Virginia Vestoff Net Worth
Virginia Vestoff was born on December 9, 1939 in New York City, New York, USA, is a Actress, Soundtrack. Put an end to your curiosities about Virginia Vestoff net worth, salary, Wiki bio, and everything by reading on from here.
|Birthday||December 9, 1939|
|Birthplace||New York City, New York, USA|
|Died||May 2, 1982 in New York City, New York, USA (cancer)|
|Known As||actress, soundtrack|
What is Virginia Vestoff Net worth & Salary.
|2017 Estimated Net Worth:||Under Review|
|2018 Estimated Net Worth:||Under Review|
|2017/2018 Estimated Salary and Earnings:||Under Review|
Well-known Broadway actress Virginia Vestoff was born on December 9, 1939, in New York City, the daughter of vaudevillians. Her father was a Russian immigrant and mother a direct descent of composer/songwriter Stephen Foster (1826-1864). Both parents died young, leaving Virginia an orphan by age 9 and living with relatives. Her lonely, unhappy childhood led to an overactive imagination and a propensity toward the performing arts. At age 12 she won third prize on Ted Mack & the Original Amateur Hour (1948) and made her professional debut in the Children's Chorus of the New York City Opera Company. She later became a student at New York's High School of the Performing Arts.
She dropped out of school at age 15 to pursue her acting dream and eventually found herself touring with a dance company. This led to her professional stage debut in "The Boyfriend" in 1957. Virginia's versatility would shine in both legit classical plays and musicals, keeping her constantly employed throughout the 1960s and 1970s in such shows as "I'm Getting My Act Together and Taking It On the Road," "The Threepenny Opera," "Camelot," "My Fair Lady," "The King and I," "The Misanthrope," "Love and Let Love," "Man With a Load of Mischief," and "A Doll's House" (understudying Liv Ullmann as Nora).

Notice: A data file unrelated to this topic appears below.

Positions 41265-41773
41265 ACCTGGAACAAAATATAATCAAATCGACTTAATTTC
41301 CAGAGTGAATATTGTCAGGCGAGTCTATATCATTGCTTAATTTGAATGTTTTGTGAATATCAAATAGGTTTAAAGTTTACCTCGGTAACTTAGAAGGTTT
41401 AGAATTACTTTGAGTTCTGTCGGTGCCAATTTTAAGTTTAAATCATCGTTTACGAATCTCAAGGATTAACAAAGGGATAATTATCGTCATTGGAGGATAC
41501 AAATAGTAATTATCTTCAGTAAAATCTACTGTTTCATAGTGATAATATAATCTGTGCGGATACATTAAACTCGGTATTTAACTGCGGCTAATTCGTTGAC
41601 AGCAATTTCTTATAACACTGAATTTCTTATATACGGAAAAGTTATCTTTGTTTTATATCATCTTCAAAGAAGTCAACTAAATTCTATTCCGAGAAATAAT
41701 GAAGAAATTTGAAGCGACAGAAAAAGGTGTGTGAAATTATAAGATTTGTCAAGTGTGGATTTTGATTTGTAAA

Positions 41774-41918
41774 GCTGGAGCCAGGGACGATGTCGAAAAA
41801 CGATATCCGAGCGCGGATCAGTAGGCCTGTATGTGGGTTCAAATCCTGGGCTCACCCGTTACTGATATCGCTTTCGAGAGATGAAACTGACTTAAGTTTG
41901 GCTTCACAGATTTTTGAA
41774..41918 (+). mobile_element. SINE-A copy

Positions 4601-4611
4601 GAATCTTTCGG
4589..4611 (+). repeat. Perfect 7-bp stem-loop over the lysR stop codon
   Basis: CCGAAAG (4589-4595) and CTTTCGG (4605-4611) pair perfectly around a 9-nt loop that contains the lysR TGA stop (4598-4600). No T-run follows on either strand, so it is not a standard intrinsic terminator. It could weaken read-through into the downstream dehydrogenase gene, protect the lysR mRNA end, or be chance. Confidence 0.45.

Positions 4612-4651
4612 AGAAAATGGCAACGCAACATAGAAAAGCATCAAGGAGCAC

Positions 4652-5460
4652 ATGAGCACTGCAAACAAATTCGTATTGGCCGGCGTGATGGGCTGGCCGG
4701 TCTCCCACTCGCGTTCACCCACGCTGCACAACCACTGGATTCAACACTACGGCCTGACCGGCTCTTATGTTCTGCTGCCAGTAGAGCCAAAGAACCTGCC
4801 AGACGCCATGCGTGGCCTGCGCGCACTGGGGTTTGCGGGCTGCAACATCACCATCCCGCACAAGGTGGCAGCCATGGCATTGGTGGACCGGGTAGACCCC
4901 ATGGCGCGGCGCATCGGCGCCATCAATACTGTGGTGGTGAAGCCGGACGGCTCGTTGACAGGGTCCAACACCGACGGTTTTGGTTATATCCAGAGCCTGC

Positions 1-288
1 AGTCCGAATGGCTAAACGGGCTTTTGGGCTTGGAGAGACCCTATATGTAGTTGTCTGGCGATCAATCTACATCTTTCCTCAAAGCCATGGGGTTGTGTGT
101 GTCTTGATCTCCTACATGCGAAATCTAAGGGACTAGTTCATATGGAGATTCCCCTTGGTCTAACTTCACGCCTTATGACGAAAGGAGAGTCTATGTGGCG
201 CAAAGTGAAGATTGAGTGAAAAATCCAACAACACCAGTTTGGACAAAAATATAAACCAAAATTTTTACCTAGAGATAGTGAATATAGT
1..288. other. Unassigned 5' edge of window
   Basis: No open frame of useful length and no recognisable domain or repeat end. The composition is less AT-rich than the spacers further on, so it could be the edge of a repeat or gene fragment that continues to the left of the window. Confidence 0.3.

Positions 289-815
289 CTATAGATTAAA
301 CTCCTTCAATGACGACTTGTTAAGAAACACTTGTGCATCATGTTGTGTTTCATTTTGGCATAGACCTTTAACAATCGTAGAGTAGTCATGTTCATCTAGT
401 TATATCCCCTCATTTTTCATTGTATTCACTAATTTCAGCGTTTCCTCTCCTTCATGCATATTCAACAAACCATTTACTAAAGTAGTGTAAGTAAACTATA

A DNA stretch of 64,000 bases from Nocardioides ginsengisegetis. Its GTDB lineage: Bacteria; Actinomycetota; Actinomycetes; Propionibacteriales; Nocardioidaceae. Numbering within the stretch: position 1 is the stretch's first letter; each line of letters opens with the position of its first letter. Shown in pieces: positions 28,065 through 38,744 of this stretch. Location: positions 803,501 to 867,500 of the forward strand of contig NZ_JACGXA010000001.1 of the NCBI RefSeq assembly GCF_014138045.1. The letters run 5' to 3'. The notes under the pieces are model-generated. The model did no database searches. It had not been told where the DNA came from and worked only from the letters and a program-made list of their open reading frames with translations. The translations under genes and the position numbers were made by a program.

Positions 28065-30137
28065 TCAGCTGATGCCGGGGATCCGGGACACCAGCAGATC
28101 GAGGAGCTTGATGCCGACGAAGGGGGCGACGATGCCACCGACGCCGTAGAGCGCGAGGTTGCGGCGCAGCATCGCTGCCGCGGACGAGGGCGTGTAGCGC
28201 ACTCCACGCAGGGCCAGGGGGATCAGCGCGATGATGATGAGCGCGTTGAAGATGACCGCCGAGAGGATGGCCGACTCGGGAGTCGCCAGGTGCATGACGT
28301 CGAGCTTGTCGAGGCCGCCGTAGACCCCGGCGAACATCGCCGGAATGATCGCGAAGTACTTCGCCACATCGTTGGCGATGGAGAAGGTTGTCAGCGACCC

She took her first Broadway bow in the musical revue "From A to Z" in 1960. While performing in New York the role of Daisy in the Sherlock Holmes musical "Baker Street" in 1965, she met and subsequently married psychologist/writer Morty Lefkoe, president and founder of the Lefkoe Institute and creator of the Lefkoe Method, a psychological process. Her other Broadway performances include "Irma La Douce" (understudying the title role before taking it over), "Boccaccio," the rock musical "Via Galactica," and, most notably, her portrayal of Abigail Adams in the hit revolutionary-period musical "1776," for which she received a 1969 Tony Award nomination. She lost that year to Marian Mercer for "Promises, Promises."
In the late '60s, the lovely red-headed actress started to find replacement work on daytime soaps. From 1969 to 1970, she replaced a vacationing Elizabeth Hubbard as Dr. Althea Davis on The Doctors (1963). She then assumed the role of Samantha in the cult vampire soap Dark Shadows (1966) for four months, superseding a departing Kathryn Leigh Scott. She also wound up pitching household items on commercial TV on a fairly regular basis.
Virginia had little chance to make a strong showing in films, appearing in only three supporting roles during her lifetime. She played minor ladylike parts in Such Good Friends (1971) and Robert Altman's A Wedding (1978), but, in between, was fortunate enough to preserve her award-worthy role of Abigail Adams in the celluloid version of 1776 (1972), again opposite William Daniels as her husband, Continental Congress delegate John Adams. Virginia's scant prime-time TV appearances include episodes of The Quinns (1977) and Kojak (1973). Sadly, she died of cancer at the age of 42 on May 2, 1982, in her native New York City.